DALTON – Stephanie Hughes and Kim Walters, sisters and business partners, have a routine before they start another day of commerce at Lucky Paws Grooming. After unlocking the front door and turning on the lights, they place bags of potato chips, pretzels, cookies, crackers, candy and other snacks in various places around the shop inside 107 W. Main St. The food is for the staff, not the customers and not their dogs.
This staging of edibles is necessary for the pair to get through the next seven hours.
“You’re on your feet all day,” Hughes said on a recent morning, about 15 minutes before the first customer was expected. “There’s no stopping. You don’t get a lunch. You don’t sit down.”
Lucky Paws Grooming opened in September 2014. A sign posted in one of the front windows lists the days of operation as Tuesday to Saturday but the two groomers have been working on Mondays lately.
“We’re very busy,” Hughes said. “Business is great.”
“People tell us we’re worse to get in to see than an appointment with their doctor,” Walters said. “But there are only so many dogs we can see in a day. We don’t want to sacrifice our quality.”
Hughes had worked as a groomer at PetSmart and later groomed dogs for an independent shop. Walters, a former hairdresser, learned how to groom dogs when she began assisting her sister.
“We just figured we’d had enough of working for someone else,” Hughes recalled. “We were going to try this. We went out on a whim.”
They decided to locate the shop in their hometown.
Groomers are not licensed by the state to practice their trade, like barbers and hairstylists, but the sisters said the marketplace quickly eliminates most of the inept practitioners. Bad groomers get no repeat customers.
Hughes and Walters said word-of-mouth was responsible for most of the growth of their business. Admiring the results of a grooming job, dog owners will ask other dog owners where their animal was groomed.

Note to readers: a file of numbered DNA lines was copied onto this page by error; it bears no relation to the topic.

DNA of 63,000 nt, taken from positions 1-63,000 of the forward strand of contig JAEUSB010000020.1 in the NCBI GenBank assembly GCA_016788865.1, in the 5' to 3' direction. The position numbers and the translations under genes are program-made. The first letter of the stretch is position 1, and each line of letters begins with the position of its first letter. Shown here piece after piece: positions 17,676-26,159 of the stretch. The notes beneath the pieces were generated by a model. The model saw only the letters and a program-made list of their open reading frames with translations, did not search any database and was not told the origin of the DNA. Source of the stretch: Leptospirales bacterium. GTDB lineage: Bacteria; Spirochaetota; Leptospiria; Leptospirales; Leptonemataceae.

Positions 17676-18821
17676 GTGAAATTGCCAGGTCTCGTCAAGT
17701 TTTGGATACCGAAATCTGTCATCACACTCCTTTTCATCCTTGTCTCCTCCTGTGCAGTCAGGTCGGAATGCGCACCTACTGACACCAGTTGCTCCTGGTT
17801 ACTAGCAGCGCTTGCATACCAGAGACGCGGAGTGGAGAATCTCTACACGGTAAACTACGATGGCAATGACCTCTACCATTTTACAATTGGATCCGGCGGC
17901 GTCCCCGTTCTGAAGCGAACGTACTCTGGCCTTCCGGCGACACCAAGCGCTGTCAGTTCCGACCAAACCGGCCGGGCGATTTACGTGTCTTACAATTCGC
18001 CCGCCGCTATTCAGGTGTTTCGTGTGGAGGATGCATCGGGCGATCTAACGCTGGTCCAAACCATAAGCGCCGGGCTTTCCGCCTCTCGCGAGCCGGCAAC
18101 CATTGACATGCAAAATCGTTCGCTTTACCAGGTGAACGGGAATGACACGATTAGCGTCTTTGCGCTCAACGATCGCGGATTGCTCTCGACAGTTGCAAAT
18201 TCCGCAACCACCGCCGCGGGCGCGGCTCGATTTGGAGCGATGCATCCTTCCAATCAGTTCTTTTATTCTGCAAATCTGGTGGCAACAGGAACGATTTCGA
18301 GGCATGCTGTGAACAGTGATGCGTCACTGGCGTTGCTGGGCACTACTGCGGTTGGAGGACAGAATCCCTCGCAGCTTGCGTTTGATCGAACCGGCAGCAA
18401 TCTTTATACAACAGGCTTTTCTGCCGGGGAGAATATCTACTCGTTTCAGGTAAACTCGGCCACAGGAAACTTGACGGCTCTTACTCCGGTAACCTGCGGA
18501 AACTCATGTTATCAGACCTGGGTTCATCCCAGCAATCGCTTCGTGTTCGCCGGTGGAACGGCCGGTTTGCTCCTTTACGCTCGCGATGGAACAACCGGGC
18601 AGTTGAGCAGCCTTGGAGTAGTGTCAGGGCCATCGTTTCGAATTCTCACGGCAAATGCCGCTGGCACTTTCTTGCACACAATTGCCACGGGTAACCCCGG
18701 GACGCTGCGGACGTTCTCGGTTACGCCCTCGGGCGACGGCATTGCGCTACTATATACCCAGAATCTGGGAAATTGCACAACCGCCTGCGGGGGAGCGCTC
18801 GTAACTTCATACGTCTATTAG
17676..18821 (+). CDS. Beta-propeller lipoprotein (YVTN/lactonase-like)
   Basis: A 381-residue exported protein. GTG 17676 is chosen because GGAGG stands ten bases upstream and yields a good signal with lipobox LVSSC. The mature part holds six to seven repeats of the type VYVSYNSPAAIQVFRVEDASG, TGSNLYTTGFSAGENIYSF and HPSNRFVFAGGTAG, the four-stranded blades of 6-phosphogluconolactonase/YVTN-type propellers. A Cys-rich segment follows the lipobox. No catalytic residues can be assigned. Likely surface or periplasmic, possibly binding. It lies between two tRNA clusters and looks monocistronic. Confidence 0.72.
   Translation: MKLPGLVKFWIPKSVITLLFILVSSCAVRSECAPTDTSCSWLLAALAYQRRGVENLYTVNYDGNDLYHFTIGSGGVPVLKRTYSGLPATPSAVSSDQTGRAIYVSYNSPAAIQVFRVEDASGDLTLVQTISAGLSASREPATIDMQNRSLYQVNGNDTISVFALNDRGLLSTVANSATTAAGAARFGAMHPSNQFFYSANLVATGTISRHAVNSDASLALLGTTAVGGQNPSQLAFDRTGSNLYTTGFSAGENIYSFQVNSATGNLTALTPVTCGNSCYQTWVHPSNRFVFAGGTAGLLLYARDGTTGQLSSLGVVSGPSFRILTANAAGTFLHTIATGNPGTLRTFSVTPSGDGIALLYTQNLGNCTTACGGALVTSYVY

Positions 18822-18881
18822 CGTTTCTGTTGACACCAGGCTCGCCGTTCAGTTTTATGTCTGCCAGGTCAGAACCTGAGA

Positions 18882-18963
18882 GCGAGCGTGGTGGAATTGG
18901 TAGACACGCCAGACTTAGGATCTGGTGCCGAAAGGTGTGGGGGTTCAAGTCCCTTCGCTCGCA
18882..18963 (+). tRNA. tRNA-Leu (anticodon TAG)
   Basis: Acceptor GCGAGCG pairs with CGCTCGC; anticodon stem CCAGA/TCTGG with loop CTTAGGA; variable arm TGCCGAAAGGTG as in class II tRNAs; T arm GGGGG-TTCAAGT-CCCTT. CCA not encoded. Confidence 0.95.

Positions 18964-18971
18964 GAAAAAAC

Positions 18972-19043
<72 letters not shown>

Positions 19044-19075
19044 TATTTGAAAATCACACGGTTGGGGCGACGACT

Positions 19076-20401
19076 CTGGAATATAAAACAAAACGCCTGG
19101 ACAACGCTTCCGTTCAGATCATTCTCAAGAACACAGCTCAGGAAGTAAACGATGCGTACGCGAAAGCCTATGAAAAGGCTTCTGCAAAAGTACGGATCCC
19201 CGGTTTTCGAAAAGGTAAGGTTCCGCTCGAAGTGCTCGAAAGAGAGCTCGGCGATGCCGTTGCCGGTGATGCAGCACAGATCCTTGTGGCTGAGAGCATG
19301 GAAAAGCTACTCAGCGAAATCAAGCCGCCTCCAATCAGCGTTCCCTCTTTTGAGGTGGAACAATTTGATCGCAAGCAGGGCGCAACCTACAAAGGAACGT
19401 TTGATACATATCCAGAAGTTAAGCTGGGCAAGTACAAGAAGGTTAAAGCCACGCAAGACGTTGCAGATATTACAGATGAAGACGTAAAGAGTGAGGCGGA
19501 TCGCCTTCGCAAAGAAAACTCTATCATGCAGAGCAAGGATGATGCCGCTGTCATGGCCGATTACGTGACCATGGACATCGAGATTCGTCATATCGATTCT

“We’re big on that, the personal recommendations,” Hughes said. “We’d rather have our work speak for us.”
The shop offers a number of canine services, including full grooming, bathing, nail clipping, brushing of teeth, and cleaning of ears. Grooming is the most common type of service provided, according to the owners.
Appointments are required for all services, except nails, where walk-ins are accepted.
Rates depend on the size, breed and condition of the dog.
“A little chihuahua could be $20” Walters said. “But a big German shepherd blowout could be $40 or $45. And then a Newfie could be $120.”
Walters handles the store’s paperwork but the sisters split the grooming duties down the middle. Both can perform any service on all breeds, though Walters prefers to work on larger dogs and Hughes is fine with the smaller animals. Both have been bitten and nipped, many times, by canines large and small.
“I picked a dog up once and it was attached to my finger,” Hughes said. “Kim had to literally detach it. He bit hard and just held on.”
Made cautious by past biting incidents, some grooming chains and independent shops have blanket prohibitions against working on certain breeds. Lucky Paws Grooming accepts all dogs. The shop does not have any cages. Owners drop their animals for an appointment, leave, and then return after the services have been rendered.
This means there are, at most, two dogs in the shop. The owners believe this creates a relaxed atmosphere compared to other grooming parlors, where caged dogs awaiting their treatments can make the store sound more like a kennel.
“We don’t just slap a muzzle on them,” Hughes said. “We go slow and steady. If they have to hang out, we have an area where they can play or get calmed down.”
Michelle, a younger sibling of the owners, volunteers her time at the shop. She performs various duties, and sometimes lends a hand with larger breeds.
“When we had a Great Dane in here, he had to have help to get him in the tub,” Walters said.
Four years ago, as the sisters prepared to open Lucky Paws Grooming, some friends warned them against going into business together. There were predictions the two would bicker constantly. Instead, they found they were usually too busy to fight.
“Once in a while, we’ll just yell and argue and get it over with,” Walters said.
“We’re on the same page about running this place,” Hughes said. “We always help each other out.”
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